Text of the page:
Best Texas Songs: The Short List If you're new to Texas, you better know Texas music. If you grew up in Texas and you don't know at least these or Pat Green, Dixie Chicks or T Bone Burnett, may a horned toad snuggle in your boots and a Texas tarantula crawl across you when you sleep. Full Story » Alan Nelson
Out of 26 million Texans, you may have an idea to change the world. You may have had several ideas to change the world. But only a tiny minority of you pushed through the U.S. Patent office from application to successful patent. We've seen Texans change the world many times over. Jack Kilby did it with Texas Instruments in 1958 with the integrated circuit, causing the start of the digital revolution, which, in part, is why you can read these words over your electronic device.
Over the last few years, Texas Business has brought its feature: Texas Business Patent of the Day. This list is of the ones that were either extremely clever, odd or strange. One thing becomes apparent from these patents and the patent that runs daily in Texas Business—Texans have a unique mind set.
Though the history of the Corn Dog is disputed, the State Fair of Texas claims to have introduced the Corny Dog sometime between 1938 and 1942. As a paean to that invention that now sits in the freezer section of every grocery store in the southwest, here are the fried foods the State Fair of Texas has introduced, or tried to introduce, in the last seven years.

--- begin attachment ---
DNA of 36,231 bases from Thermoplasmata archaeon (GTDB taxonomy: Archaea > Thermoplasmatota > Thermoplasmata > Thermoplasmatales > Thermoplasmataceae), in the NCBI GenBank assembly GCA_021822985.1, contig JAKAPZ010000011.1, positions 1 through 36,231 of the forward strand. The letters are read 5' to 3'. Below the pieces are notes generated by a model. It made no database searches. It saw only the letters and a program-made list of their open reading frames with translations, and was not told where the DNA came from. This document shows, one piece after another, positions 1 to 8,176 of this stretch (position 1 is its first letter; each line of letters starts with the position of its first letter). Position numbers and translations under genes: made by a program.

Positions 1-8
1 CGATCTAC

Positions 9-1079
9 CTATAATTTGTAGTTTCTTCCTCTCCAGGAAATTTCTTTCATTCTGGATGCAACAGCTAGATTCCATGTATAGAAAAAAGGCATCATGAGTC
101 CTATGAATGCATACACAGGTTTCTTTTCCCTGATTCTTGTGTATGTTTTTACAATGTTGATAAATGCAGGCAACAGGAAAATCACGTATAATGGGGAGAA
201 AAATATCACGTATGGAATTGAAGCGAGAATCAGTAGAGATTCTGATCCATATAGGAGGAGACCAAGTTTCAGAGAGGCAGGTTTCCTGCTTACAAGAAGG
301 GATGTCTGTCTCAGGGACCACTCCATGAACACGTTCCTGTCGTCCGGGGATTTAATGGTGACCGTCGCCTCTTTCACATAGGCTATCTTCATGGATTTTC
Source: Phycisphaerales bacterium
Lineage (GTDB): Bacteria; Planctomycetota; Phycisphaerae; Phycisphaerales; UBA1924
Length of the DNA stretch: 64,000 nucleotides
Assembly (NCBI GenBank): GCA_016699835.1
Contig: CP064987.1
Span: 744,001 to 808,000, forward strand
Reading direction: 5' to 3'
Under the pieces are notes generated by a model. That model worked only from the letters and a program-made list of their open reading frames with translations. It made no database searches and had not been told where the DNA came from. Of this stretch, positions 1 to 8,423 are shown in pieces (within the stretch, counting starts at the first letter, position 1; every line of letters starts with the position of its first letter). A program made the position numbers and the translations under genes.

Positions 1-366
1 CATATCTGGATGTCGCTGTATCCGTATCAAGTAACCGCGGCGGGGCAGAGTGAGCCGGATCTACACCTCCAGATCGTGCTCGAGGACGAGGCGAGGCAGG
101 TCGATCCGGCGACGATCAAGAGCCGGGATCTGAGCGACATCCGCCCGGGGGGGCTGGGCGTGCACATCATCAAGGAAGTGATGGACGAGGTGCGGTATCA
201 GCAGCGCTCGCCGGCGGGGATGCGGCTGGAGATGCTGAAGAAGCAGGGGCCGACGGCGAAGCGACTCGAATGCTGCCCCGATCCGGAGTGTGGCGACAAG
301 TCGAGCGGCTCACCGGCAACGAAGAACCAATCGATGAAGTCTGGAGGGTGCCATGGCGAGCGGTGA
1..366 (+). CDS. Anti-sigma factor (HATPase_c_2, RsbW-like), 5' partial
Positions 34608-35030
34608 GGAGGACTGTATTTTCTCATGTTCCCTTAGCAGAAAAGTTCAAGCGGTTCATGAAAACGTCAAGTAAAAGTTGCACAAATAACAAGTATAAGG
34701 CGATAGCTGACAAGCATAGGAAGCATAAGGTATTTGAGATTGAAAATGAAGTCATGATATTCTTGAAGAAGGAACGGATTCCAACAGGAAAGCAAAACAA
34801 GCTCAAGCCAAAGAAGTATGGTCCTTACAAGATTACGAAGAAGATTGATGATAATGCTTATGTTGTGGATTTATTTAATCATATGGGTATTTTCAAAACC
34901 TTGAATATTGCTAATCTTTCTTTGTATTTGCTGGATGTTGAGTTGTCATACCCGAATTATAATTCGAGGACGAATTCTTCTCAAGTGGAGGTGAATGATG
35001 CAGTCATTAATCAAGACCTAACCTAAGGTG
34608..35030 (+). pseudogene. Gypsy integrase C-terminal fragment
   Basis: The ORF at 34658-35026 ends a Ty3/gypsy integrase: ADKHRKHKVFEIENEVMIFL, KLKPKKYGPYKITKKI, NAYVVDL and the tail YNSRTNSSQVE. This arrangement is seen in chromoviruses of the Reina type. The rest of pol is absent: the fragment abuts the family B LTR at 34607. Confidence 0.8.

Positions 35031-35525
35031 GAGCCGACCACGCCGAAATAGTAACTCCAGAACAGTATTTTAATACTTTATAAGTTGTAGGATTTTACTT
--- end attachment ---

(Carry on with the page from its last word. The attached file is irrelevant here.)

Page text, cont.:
Don't get caught up with John Wayne religion. For one thing, he's not Texan. He's in some fine movies involving Texas, most notably The Searchers, but none of his movies can make the best cut of Texas movies. Here's the short list.
Unsung Texas Business Journalists Mention that one is a reporter, and there's a spark of interest. Mention that one is a business news reporter, and watch the eyes glaze over. Except to the players, business and economic journalists are unappreciated. While many wish to become sports reporters when they grow up, most do not realize that business journalists cover the Real Game. Mention that reporter covers business, and watch the eyes glaze over. A toast to these below on the short list and the numerous unnamed ones slogging away. Full Story » TexasBusiness.com
Best Texas Mexican Food: The Short List No, we're not going to debate the difference between Tex-Mex, Mex-Tex, Mexican and Texican food. Just know these establishments are the pinnacle of Texas Mexican fare. No brag, just fact. Full Story » TexasBusiness.com
Best Texas Burgers Texas Burgers. . While a hamburger is merely sustenance and gratification for a meal, the memory a good Texas burger can give rise to Homeric odes. The short list. Full Story » TexasBusiness.com
Lockheed Martin's Joint Light Tactical Vehicle (JLTV) design reflects improvements from more than 160,000 combined testing miles.
Texas Business reports: DALLAS—Lockheed Martin won a $65 million contract from the U.S. Army and U.S. Marine Corps to continue developing the Joint Light Tactical Vehicle (JLTV) through the Engineering and Manufacturing Development (EMD) phase.